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Macroprolactin—Big-Big Molecules Create Big Problems in Diagnosis of Hyperprolactinemia


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March 2007

Hyperprolactinemia is the presence of abnormally-high levels of prolactin in the blood. Prolactin is a hormone produced by the anterior pituitary gland that stimulates milk production. Women with hyperprolactinemia usually present with irregular menstrual periods, often accompanied by galactorrhea. Other symptoms include infertility and decreased libido. Men typically present with impotence, infertility and other signs of hypogonadism. Hyperprolactinemia is often caused by the presence of a pituitary tumor. However, the presence of a high-molecular mass complex of prolactin called macroprolactin can cause false-high test results, leading to a misdiagnosis of hyperprolactinemia. This misdiagnosis can generate inappropriate follow-up testing as clinicians search for the cause of the hyperprolactinemia, performing unnecessary CT or MRI imaging, and, potentially, pharmacologic or surgical treatment.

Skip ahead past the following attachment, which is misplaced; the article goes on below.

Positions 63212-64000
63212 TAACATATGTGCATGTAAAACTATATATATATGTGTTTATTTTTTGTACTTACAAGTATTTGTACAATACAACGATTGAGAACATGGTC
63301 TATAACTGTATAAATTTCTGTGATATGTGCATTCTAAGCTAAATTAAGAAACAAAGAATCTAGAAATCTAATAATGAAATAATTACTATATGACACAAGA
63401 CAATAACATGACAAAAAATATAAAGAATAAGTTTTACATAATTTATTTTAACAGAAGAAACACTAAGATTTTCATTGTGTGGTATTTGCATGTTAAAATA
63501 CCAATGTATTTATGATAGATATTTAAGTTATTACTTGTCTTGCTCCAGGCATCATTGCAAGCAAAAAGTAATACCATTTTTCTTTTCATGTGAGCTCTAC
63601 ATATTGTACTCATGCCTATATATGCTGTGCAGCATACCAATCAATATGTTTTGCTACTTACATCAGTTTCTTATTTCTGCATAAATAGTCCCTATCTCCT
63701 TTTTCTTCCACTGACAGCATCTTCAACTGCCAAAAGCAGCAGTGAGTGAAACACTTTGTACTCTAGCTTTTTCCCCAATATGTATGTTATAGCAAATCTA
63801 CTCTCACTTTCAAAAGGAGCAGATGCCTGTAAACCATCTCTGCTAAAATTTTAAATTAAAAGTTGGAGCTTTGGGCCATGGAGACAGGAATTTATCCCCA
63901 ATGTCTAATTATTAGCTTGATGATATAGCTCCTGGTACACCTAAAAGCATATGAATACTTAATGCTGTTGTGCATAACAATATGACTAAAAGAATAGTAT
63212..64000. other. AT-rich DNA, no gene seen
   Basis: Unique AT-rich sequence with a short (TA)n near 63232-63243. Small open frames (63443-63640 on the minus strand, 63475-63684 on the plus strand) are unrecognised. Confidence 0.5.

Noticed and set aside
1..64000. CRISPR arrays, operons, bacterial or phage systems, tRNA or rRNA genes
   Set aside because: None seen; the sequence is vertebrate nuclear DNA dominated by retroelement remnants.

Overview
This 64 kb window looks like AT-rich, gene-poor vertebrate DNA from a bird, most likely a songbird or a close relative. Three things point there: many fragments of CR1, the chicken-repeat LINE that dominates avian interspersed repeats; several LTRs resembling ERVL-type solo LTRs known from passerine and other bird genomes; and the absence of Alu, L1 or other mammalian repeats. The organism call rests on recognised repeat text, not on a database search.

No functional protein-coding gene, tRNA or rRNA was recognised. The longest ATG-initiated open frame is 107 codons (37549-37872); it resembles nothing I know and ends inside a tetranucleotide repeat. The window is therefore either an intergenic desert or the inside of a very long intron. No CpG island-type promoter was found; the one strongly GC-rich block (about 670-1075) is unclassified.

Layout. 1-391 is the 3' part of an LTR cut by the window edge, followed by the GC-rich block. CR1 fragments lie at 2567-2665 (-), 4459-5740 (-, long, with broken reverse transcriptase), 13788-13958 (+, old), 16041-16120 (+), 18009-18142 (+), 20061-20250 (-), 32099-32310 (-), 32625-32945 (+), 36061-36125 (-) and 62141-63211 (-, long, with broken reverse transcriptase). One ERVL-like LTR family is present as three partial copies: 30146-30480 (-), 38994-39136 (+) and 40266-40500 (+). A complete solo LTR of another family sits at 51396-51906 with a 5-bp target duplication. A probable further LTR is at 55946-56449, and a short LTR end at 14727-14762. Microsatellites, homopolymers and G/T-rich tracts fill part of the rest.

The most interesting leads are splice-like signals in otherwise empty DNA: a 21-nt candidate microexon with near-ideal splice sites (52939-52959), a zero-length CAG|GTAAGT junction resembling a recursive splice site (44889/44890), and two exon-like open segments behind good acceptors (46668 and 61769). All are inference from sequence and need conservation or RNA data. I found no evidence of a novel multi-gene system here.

Macroprolactin is a high-molecular–weight complex of prolactin and immunoglobulin found in a small proportion of people. Macroprolactinemia, frequently referred to as pseudo-hyperprolactinemia, is an apparently benign clinical condition; it does not appear to affect milk production or gonadal activities. Macroprolactin is a complication to the accurate evaluation of prolactin concentrations. To accurately assess the patient for hyperprolactinemia, it is necessary to evaluate both prolactin and macroprolactin levels.

Mayo Medical Laboratories offers test #87843 Macroprolactin, Serum, reports both prolactin and macroprolactin results which determines whether the apparent elevation in serum prolactin concentration is due to true hyperprolactinemia or to macroprolactinemia.

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